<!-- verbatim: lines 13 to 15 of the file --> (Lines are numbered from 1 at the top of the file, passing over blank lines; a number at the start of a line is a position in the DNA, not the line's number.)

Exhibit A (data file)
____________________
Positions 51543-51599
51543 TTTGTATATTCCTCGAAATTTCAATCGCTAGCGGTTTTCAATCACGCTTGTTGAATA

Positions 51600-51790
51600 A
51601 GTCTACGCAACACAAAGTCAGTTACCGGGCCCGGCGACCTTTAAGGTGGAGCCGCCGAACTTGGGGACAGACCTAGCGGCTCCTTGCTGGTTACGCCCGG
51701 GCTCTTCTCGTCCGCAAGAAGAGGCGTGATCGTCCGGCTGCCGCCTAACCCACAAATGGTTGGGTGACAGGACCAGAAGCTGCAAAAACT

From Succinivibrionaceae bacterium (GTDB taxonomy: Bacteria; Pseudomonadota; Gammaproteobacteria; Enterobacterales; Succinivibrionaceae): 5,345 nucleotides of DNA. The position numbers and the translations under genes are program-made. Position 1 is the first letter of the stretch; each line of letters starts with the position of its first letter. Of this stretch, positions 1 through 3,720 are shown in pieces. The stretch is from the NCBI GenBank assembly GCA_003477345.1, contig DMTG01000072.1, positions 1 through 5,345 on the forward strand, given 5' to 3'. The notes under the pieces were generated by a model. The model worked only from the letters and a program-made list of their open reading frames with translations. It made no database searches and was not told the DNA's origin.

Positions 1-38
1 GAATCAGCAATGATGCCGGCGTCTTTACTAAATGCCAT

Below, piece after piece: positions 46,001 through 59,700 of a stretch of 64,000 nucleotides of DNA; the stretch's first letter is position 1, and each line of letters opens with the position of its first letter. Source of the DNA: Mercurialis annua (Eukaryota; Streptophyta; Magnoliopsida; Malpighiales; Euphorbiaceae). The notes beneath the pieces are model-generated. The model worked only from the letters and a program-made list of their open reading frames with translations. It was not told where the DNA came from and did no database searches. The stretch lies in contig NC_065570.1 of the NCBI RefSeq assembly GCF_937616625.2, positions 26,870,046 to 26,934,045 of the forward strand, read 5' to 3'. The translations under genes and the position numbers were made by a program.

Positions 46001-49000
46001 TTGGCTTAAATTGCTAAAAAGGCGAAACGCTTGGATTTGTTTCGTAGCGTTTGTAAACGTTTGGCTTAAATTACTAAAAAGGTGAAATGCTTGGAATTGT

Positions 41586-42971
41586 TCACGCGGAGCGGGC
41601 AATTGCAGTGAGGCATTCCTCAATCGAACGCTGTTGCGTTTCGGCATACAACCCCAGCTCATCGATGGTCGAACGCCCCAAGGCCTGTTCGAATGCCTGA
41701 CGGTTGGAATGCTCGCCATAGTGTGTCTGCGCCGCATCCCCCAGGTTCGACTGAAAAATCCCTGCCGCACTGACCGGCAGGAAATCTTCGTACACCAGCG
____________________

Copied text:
Positions 41586-42971
41586 TCACGCGGAGCGGGC
41601 AATTGCAGTGAGGCATTCCTCAATCGAACGCTGTTGCGTTTCGGCATACAACCCCAGCTCATCGATGGTCGAACGCCCCAAGGCCTGTTCGAATGCCTGA